8. How is the literary strangeness of the Book of Mormon an indication of authenticity?
9. What are the normal objections to calling the Red Sea a fountain? To calling a valley firm and steadfast?
10. What indications are there in the Book of Mormon that Lehi might have read and studied poetry?
1. Philip J. Baldensperger, "The Immovable East," PEFQ (1925), 81.
2. Richard F. Burton, Pilgrimage to Al-Medinah and Meccah (London: Tylston & Edwards, 1893), 1:280.
3. Raphael Patai, Man and Temple (London: Nelson, 1947), 172.
4. Claude R. Conder, Tent Work in Palestine (London: Bentley, 1878), 2:287.
5. Alfred Haldar, Associations of Cult Prophets among the Ancient Semites (Uppsala: Almquist & Wiksell, 1945), 199.
6. David S. Margoliouth, "The Origins of Arabic Poetry," JRAS (1925), 449.
7. Ibid., 417â20.
8. Reynold A. Nicholson, A Literary History of the Arabs (Cambridge: Cambridge University Press, 1953), 103.
9. T. Eric Peet, Comparative Study of the Literatures of Egypt, Palestine, and Mesopotamia, Schweich Lectures (London: Oxford University Press, 1931), 6, 12.
10. Al-Ã¡Â¸Â¤ÄrÃÂ«rÃÂ« of Basra, MakamÄt, tr. Theodore Preston (London: Madden, 1850), 222.
11. Ibid., 323.
12. Ignac Goldziher, Abhandlungen zur arabischen Philologie (Leiden: Brill, 1896), 1:58.
13. Nilus, Narrationes 5, in PG 79:648.
14. AbbÃ© Bourdaid, "La source divine et gÃ©nÃ©rale, conception chaldÃ©ene dans les monuments figurÃ©s des collectiones a Paris," Receuil de Traxaux 21 (1899): 177â93.
15. Ibn Qutayba, Introduction au livre de la poesie et des poetes (Muqaddimatu KitÄbi-l-ShiÊ¿ri wa-l-ShuÊ¿arÄ) (Paris: L'Association Guillaume BudÃ©, 1947), pt. 15.
16. Bertram Thomas, Arabia Felix (New York: Scribner, 1932), 153.
17. Hermann Grapow, Die bildlichen AusdrÃ¼cke der Aegyptischen (Leipzig: Hinrich, 1924), 60â63: The Egyptians freely refer to tubs and basins as lakes and pools, and to bodies of water in the wilderness as springs and fountains. For them, "a running spring in the desert is like the cavern of the two fountain orifices at Elephantine." Yet Elephantine was not a fountain place but rather one where the water poured through narrows.
18. Al-Ã¡Â¸Â¤ÄrÃÂ«rÃÂ« of Basra, MakamÄt, 167.
19. Nicholson, A Literary History of the Arabs, 18.
20. Thus Al-Ã¡Â¸Â¤ÄrÃÂ«rÃÂ« of Basra, MakamÄt, 216, says: "Long may you live in plenty's verdant vale." Preston explains the use of khfd (valley) in this case, "because low places are generally well watered and fit for habitation in the East."
21. Frank E. Johnson, tr., Al-MuÊ¿allaqÄt (Bombay: Education Society's Steam Press, 1893; reprinted New York: AMS Press, 1973), 71, line 13.
22. Alfred Bloch, "Qasida," Asiatische Studien 3â4 (1948): 116â24.
23. Nicholson, A Literary History of the Arabs, 74.
24. Goldziher, Abhandlungen zur arabischen Philologie 1:67â71.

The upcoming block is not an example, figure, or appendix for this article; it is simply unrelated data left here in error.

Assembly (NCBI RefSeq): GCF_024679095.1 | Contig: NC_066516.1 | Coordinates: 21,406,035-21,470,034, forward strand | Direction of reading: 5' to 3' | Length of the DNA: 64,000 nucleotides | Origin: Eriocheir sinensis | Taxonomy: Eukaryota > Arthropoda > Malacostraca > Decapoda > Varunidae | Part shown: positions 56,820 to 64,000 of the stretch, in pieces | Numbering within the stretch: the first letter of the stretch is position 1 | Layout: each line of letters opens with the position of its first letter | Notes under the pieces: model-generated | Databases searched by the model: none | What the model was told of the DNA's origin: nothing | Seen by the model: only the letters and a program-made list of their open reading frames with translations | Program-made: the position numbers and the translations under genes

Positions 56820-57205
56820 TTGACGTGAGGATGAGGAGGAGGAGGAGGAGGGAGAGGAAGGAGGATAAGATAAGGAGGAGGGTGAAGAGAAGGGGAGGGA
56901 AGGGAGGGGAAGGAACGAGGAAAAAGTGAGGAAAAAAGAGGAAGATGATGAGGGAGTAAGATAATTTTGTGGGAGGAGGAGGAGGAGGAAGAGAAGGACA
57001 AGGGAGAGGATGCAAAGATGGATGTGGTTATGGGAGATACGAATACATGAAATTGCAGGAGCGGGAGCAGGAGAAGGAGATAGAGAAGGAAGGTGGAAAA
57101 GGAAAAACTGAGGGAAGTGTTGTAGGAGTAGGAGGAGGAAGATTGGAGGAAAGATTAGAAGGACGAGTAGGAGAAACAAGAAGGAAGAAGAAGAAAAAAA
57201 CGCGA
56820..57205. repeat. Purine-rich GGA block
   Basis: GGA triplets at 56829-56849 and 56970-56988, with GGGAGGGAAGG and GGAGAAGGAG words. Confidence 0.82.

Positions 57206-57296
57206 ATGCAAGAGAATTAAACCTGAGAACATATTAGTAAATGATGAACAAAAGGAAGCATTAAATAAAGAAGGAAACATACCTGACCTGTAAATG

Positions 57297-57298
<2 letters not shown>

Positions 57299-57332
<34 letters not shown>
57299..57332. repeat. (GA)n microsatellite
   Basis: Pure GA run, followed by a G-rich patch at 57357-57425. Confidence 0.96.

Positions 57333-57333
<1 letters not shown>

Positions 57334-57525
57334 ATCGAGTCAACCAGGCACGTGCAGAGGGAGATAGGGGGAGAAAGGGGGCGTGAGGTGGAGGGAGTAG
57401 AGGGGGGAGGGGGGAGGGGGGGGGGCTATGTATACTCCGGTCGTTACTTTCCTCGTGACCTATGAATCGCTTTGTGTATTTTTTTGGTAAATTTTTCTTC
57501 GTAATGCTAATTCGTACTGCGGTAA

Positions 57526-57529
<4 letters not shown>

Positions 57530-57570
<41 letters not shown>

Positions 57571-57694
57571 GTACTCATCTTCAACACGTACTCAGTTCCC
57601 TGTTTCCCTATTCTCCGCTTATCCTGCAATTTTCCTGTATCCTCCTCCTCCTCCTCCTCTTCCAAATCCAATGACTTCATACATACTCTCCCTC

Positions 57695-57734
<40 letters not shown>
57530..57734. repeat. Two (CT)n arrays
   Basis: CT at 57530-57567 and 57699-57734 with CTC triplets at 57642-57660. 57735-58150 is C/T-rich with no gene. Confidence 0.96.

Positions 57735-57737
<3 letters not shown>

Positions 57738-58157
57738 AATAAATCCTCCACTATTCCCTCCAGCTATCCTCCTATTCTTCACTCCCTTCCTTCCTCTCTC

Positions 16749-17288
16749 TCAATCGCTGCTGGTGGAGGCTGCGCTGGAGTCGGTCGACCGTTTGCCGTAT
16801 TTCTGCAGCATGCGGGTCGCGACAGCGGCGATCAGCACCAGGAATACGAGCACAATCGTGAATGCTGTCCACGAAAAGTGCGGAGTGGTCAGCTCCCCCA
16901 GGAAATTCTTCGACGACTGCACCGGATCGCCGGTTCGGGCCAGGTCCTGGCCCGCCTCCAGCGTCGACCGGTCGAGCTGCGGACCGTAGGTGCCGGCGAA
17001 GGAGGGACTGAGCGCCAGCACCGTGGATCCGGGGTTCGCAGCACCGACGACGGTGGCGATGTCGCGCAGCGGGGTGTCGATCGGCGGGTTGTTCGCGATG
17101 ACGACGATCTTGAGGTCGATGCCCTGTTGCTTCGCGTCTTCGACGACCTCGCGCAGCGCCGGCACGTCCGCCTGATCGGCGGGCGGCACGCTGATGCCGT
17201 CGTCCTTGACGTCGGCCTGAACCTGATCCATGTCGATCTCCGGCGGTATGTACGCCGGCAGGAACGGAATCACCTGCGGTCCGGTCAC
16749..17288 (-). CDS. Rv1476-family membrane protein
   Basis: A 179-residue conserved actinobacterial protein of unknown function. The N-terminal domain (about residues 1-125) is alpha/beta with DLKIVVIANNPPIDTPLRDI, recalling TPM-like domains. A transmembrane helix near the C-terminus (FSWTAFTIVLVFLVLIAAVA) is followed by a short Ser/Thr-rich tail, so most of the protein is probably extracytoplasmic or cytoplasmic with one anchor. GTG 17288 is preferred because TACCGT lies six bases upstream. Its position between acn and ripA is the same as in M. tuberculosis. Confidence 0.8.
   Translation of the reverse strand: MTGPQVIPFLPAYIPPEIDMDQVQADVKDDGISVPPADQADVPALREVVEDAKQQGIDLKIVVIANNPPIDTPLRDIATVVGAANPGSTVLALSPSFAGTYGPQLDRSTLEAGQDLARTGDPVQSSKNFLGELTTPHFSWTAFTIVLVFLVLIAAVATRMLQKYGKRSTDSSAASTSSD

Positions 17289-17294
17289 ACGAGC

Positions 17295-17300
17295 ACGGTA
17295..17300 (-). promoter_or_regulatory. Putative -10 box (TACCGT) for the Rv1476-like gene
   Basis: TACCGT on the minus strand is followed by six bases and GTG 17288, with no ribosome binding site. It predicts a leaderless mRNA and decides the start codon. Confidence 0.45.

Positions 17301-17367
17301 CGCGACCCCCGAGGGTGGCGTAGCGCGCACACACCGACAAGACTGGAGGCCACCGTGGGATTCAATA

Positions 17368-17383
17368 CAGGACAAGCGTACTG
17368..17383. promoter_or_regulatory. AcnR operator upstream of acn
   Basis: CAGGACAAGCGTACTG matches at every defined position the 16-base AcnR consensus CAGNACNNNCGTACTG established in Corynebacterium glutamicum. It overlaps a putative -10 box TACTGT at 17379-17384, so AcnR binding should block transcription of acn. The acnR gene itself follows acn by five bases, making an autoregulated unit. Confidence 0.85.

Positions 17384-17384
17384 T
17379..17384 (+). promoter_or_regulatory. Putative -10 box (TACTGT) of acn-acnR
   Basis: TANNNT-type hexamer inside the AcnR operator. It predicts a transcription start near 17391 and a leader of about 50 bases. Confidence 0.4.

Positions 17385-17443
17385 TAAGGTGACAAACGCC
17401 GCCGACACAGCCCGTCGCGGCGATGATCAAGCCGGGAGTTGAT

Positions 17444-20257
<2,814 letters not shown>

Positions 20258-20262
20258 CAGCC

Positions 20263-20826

25. Ibid., 59, 72â75.
26. Qutayba, Introduction au livre de la poÃ©sie et des poetes, pt. 23; cf. Goldziher, Abhandlungen zur arabischen Philologie, 74.
27. Pierre Cersoy, "L'Apologue de la vigne," RB 8 (1899): 40â47.
28. Emmanuel Cosquin, "Le livre de Tobie et l'histoire du sage Ahikar'," RB 8 (1899): 54â55.
29. Burton, Pilgrimage to Al-Medinah and Meccah 2:99: "I cannot well explain the effect of Arab poetry on one who has not visited the Desert."
30. Gustav Richter, "Zur Entstehungsgeschichte der altarabischen Qaside," ZDMG 92 (1939): 557â58. The passage cited is from 'Antara.
31. Ibid., 563â65.
32. Cf. Carl Brockelmann, Geschichte der arabischen Litteratur (Leipzig: Amelangs, 1901), 16.
33. Burton, Pilgrimage to Al-Medinah and Meccah 1:278â79, n. 3.
34. Richter, "Zur Entstehungsgeschichte der altarabischen Qaside," 58.
35. Brockelmann, Geschichte der arabischen Litteratur, 12.
36. James A. Montgomery, Arabia and the Bible (Philadelphia: University of Pennsylvania, 1934), 21.
37. Thus, H. Ragaf, in the leading American Yiddish newspaper, VorwÃ¤rts, 26 April 1953.
38. Friedrich Delitzsch, Das Land ohne Heimkehr: Die Gedanken der Babylonier und Assyrer Ã¼ber Tod und Jenseits (Stuttgart: Deutsche Verlags-Anstalt, 1911).
39. Peter C. A. Jensen, Assyrisch-babylonische Mythen und Epen, 11 vols. (Berlin: Reuther & Reichard, 1900), 80â81. Several English translations of the Descent of Ishtar are also available.
40. Knut Tallquist, "Sumerisch-Akkadische Namen der Totenwelt," Studia Orientalia 4 (1934): 3, 14â16.
41. E. Ebeling, "Ein Heldenlied auf Tiglathpileser I. und der Anfang einer neuen Version von 'IÅ¡tars HÃ¶llenfahrt' nach einer SchÃ¼lertafel aus Assur," Orientalia 18 (1949): 37.
42. Peet, Comparative Study of the Literatures of Egypt, Palestine, and Mesopotamia, 59.
43. Hermann Kees, "Ein Klagelied Ã¼ber das Jenseits," ZÃSA 62 (1927): 76.